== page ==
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CESEM at FCSH’s Summer School

Music Palaeography. An Overview on Iberian Music Manuscripts (10th – 16th cent.)

This course offers an overview on the changes occurred to music writing in the Iberian Peninsula from the tenth to the mid-sixteenth centuries. Firstly, the Old Hispanic notation was replaced by Aquitanian notation at the end of the eleventh century. Subsequently, the graphical appearance of Aquitanian notation changed due to the influence of the Gothic script. The first half of this course focuses on Old Hispanic notation but we also briefly introduce Catalonian notation and its peculiarities. In addition to the analysis of the first ‘neumes’ (that is, the graphical shapes employed to represent music in early notations), we will make an excursion in the world of Visigothic cryptography, which was employed in notarial deeds and was shaped reusing some symbols commonly found in Old Hispanic notation. In the second half of the course we discuss Gregorian manuscripts in Aquitanian notation, both from Spain and Portugal. In this section, we discuss in great detail the characteristics of the notation as found in Portuguese sources. This is a course on Iberian music palaeography but we will also touch upon nearby areas such as codicology, liturgy, and history since they allow us to better understand the contents of the surviving medieval musical sources. The active participation of the students is essential to the development of the course. The students will be strongly encouraged to comment and analyse the sources displayed (facsimiles, digital images). Students ‘will learn by doing’; they will learn to read medieval notations and become proficient at writing medieval notations as well as transcribing them into modern score. In addition to the palaeographical skills they adquire, students will be ready for greater challenges such as the preparation of critical editions of early music and philological analysis.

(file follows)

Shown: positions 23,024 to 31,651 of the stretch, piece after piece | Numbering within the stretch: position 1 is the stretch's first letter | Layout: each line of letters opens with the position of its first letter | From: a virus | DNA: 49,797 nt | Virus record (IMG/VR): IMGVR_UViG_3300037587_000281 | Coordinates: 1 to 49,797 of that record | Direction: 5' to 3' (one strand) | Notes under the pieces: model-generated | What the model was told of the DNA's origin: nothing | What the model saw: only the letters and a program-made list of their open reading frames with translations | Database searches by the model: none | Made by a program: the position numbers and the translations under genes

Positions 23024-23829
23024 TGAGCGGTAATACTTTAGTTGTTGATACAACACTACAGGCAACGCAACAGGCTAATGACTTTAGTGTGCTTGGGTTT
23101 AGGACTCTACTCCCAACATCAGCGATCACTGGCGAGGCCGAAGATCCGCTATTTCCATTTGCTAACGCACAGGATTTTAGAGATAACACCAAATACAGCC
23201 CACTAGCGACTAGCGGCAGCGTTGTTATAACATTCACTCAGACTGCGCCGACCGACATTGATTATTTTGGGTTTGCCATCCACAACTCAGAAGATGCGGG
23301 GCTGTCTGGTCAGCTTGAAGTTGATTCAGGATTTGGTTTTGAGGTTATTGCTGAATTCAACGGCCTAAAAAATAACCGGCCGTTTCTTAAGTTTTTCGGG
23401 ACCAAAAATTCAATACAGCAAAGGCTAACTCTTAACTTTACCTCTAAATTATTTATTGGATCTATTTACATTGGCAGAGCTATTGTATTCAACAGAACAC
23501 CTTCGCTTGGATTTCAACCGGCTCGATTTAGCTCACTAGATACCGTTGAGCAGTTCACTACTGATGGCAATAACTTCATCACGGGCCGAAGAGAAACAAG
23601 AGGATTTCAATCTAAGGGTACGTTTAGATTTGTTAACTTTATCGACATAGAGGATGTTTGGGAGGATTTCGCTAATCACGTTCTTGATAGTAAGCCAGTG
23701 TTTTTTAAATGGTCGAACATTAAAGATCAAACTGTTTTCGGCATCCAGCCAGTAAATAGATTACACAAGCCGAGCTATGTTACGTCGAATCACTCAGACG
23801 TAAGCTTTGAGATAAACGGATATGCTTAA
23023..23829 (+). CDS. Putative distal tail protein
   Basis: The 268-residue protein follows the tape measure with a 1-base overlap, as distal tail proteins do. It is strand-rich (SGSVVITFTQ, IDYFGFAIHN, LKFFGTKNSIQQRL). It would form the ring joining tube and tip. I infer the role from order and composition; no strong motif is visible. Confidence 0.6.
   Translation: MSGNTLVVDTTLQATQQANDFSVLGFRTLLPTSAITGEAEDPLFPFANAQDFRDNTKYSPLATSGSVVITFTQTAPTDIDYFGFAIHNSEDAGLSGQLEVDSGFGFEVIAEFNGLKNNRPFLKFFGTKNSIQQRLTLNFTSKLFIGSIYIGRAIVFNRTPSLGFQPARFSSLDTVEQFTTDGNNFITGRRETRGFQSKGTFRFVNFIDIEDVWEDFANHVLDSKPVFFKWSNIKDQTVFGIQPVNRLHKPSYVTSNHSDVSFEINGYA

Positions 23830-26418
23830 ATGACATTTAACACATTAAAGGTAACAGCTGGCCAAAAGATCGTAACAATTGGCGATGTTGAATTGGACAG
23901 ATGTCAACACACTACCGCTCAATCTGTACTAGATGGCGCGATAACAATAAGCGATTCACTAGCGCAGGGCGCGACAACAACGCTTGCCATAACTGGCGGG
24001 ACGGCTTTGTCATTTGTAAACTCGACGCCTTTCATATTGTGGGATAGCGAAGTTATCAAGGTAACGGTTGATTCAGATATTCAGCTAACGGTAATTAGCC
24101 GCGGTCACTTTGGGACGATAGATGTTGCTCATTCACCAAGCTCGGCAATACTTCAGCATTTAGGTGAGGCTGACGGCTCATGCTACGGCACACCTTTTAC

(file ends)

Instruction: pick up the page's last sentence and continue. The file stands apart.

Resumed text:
Date: 12 – 16 July
Schedule: Monday to Friday 10h00 to 13h00 and 14 h00 to 16h00
Duration: 25h | 2 ECTS
Area: History of Art and Artistic Studies
Teacher: Elsa De Luca

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ACADEMIC WRITING: AN ESSENTIAL SKILL TO SURVIVE IN ACADEMIA. BEGINNERS

This course aims to provide the essential training for academic writing in English to international students with little or no experience. The aim of this course is to empower students by providing them with the essential knowledge on grammar rules and conventions concerning academic writing in English and discuss how to choose the most appropriate style of writing. The teaching method is entirely based on practice exercises. In other words, students will learn by doing. After a concise explanation of the topic, students will be given a practice exercise which will be subsequently commented together in the classroom so that they can immediately receive the necessary feedback.

Date: 19 – 23 July
Schedule: 10h00 to 13h00
Duration: 15h
Area: Education and Teaching